Pheromones explored for psylla
Male psylla are attracted to pheromone lures.
Scientists are testing traps with pheromone lures to find out if they could be used to disrupt mating of pear psylla in the spring and delay egg laying.
Reducing pear psylla populations in the spring is the key to keeping the pest in check later in the season, entomologists say, and a recently discovered pear psylla pheromone might play a role.
Currently, pear growers apply pesticides with oil in the delayed dormant season to target winterform adults as they return to orchards after spending the winter on other hosts. Growers also coat the trees with Surround (kaolin clay), which is somewhat repellent to the psylla and deters females from laying eggs. However, both oil and Surround need to be applied multiple times to be effective.
Dr. Dave Horton, entomologist with the U.S. Department of Agriculture in Yakima, believes that it might be possible to use the pear psylla pheromone to disrupt mating and delay egg laying by winterform females after they return to the orchard, as a supplement to the standard controls, although he cautions that this is all very hypothetical at the moment. He is exploring in the laboratory whether saturation of airspace with pheromone could affect the ability of males to rapidly find females and thus delay mating.
Delays in egg laying lead to more synchrony in egg hatch, which in turn simplifies control of the developing summerform generation, Horton said.
Horton and colleague Dr. Christelle Guédot began testing the pheromone in the field three years ago. The research shows that there’s a period in January and February when the females are not producing the pheromone during which males are attracted to traps with pheromone lures. Once the winterform females begin producing the pheromone in March, the traps with lures become less effective in attracting males. Horton is trying to improve the lure by testing different dosages of the pheromone and different types of traps.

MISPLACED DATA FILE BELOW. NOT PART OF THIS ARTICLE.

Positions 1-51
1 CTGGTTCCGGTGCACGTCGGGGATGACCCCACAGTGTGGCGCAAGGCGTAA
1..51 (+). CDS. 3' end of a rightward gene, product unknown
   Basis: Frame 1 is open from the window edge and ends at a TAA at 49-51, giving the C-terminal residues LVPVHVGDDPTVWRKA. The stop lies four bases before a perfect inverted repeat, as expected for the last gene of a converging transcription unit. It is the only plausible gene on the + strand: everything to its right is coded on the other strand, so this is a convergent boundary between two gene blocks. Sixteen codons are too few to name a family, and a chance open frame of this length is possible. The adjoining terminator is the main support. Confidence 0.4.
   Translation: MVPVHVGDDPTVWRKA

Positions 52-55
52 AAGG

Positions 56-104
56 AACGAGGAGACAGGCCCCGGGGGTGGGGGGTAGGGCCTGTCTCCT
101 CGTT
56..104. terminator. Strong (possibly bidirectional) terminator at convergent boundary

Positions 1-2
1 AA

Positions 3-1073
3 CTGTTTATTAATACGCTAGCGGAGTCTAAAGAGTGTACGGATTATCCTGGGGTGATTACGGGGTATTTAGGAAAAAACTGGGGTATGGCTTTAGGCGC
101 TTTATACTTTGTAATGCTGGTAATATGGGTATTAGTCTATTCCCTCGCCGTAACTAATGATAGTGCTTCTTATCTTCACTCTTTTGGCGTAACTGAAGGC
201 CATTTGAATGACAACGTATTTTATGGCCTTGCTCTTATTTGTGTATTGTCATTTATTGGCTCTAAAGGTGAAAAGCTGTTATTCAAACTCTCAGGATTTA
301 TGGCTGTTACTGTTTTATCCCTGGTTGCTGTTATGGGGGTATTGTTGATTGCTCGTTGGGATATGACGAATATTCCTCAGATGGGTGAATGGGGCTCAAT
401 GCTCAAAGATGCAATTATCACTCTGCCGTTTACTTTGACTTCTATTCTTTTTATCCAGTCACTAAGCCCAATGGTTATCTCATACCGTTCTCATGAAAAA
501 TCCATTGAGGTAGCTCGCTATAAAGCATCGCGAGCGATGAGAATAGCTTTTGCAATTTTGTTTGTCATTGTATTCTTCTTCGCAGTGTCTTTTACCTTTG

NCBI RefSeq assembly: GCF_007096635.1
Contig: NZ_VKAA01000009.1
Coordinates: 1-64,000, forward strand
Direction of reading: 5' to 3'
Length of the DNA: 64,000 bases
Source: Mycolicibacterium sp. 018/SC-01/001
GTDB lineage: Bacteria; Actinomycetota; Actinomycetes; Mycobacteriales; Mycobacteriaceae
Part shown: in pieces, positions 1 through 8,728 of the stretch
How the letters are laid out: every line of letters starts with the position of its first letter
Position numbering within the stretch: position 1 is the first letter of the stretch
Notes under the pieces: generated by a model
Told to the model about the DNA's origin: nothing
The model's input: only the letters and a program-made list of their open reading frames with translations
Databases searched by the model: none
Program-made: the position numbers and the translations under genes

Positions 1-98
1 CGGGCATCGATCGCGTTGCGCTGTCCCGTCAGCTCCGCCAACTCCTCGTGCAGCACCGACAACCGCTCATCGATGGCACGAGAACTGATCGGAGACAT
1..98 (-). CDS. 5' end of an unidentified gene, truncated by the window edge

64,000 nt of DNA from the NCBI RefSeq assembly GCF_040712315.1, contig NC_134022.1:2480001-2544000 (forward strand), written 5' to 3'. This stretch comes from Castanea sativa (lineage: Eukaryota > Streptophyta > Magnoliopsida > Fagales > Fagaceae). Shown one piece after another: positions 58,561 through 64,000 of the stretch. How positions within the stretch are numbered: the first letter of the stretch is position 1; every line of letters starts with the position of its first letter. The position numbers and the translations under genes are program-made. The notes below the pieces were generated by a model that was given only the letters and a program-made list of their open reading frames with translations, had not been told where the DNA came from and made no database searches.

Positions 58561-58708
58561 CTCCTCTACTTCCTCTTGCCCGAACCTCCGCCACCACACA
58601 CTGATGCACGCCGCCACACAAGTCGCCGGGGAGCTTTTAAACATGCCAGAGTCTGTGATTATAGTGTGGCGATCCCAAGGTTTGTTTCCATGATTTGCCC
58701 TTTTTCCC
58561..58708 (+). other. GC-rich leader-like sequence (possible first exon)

Horton and Guédot have also studied the summerform pear psylla and found that the competitive effects of females are less. From June through August, traps with lures consistently attract more male psylla, regardless of the psylla density. Horton said he will explore this further by tests of different pheromone dosages and will explore whether saturation with the pheromone could affect the ability of the males to find females and thus delay mating and egg laying.
Unlike the pheromones of some other insects, the psylla pheromone appears only to work at close range, he said. The pheromone was isolated from the cuticle of the female insect and is not known at this time to be something she emits.
Horton said that a scientist in Japan has discovered a simple procedure to synthesize the pheromone, so if it does have commercial potential for controlling pear psylla, the new procedure might help keep costs down.
“I would suggest that if we could find a practical purpose for this, the best opportunity might be in disrupting winterform females as they’re returning to the orchard,” he said. “The females are not yet mated at that time of year. Growers want to push that egg laying back as far as possible, and if we can saturate the orchard with enough pheromone, there might be a way of slowing mating in late winter and spring as they’re returning to the orchard.”
Horton is also testing a psyllid repellent that was discovered by scientists exploring why citrus trees planted near guava trees had fewer citrus psyllids. The compound dimethyl disulphide (DMSD) identified in volatiles emitted by the guava trees was found in laboratory tests to be highly repellent to citrus psyllid. Recent trials have shown that the potato psyllid is also repelled by the compound.
ISCA Technologies has manufactured a wax-based formulation called SPLAT to release DMDS. In tests in citrus, psyllids left plots that were treated with the repellent within three days. Horton said the DMDS disappeared within 28 days as it volatilized, but in pears, an application would only need to cover the period in late winter when the insects are returning to the orchard. Horton plans to test the response of both winterform and summerform psylla to the repellent on caged pear trees.